By Sean Graham
Since coming to power in 2006, the Harper government has increasingly involved itself in historical commemorations. Perhaps most famously with the War of 1812 television campaign, the government’s efforts have led to debates over what events should be commemorated and how political considerations shape the construction of social memory. Last week the Canadian Journal of History published an article by Yves Frenette, professor at the Université de Saint-Boniface, in which he discusses these issues and examines how the Harper government has used history and commemoration for political purposes.
In this episode of the History Slam, I chat with Professor Frenette about his article. We talk about the history of commemoration in Canada, the politics of commemoration, and the place of history in Canadian life. The article will be open access through June 10, 2014 and can be found here.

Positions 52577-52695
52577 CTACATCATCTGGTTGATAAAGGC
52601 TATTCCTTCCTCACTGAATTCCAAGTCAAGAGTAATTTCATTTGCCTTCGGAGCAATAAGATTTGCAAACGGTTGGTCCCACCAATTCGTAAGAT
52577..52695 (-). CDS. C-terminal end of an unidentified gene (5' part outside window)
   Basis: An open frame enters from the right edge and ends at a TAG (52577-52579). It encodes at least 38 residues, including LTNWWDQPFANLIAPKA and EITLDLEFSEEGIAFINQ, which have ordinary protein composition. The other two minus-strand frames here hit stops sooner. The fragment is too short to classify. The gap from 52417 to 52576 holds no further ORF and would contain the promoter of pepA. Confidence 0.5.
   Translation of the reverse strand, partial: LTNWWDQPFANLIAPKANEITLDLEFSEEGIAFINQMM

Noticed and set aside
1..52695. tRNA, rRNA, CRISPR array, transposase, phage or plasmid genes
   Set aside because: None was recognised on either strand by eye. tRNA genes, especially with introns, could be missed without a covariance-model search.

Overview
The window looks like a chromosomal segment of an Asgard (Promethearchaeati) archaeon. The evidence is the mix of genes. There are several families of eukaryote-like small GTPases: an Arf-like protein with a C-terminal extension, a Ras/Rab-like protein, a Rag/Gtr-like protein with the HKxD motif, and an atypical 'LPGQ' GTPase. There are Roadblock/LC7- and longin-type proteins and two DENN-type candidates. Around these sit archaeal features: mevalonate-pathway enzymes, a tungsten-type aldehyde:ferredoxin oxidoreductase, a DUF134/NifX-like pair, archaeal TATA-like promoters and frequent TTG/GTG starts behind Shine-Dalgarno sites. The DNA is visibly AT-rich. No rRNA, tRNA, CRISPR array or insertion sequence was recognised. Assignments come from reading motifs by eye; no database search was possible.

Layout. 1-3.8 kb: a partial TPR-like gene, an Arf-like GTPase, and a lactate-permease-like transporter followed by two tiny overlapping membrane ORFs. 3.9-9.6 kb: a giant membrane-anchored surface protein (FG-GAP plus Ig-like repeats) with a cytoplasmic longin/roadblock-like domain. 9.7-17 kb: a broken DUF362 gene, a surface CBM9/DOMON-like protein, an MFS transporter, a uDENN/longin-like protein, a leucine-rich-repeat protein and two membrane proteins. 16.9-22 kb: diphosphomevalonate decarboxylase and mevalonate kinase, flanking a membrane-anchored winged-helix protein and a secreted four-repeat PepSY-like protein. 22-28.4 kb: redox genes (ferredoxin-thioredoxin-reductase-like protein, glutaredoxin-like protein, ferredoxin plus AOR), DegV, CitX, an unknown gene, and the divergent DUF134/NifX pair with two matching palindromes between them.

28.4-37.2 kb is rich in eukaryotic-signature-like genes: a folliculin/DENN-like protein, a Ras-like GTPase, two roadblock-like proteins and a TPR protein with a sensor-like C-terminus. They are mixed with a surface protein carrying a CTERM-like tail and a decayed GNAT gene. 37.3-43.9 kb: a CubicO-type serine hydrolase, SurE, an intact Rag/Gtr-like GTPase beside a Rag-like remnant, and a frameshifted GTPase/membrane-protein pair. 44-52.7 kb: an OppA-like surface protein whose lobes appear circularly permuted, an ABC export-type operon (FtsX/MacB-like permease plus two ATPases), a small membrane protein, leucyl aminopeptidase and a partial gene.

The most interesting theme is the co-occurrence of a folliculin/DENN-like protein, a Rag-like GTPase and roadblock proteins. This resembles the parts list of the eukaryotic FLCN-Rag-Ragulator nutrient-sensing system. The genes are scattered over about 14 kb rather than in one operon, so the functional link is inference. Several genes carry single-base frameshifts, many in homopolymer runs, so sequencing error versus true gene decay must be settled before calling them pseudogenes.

Sean Graham is a doctoral candidate at the University of Ottawa where he is currently working on a project that examines the early years of the Canadian Broadcasting Corporation. He has previously studied at Nipissing University, the University of the West Indies, and the University of Regina and like any red-blooded Canadian his ultimate dream is to be a curling champion while living on a diet of beer and poutine.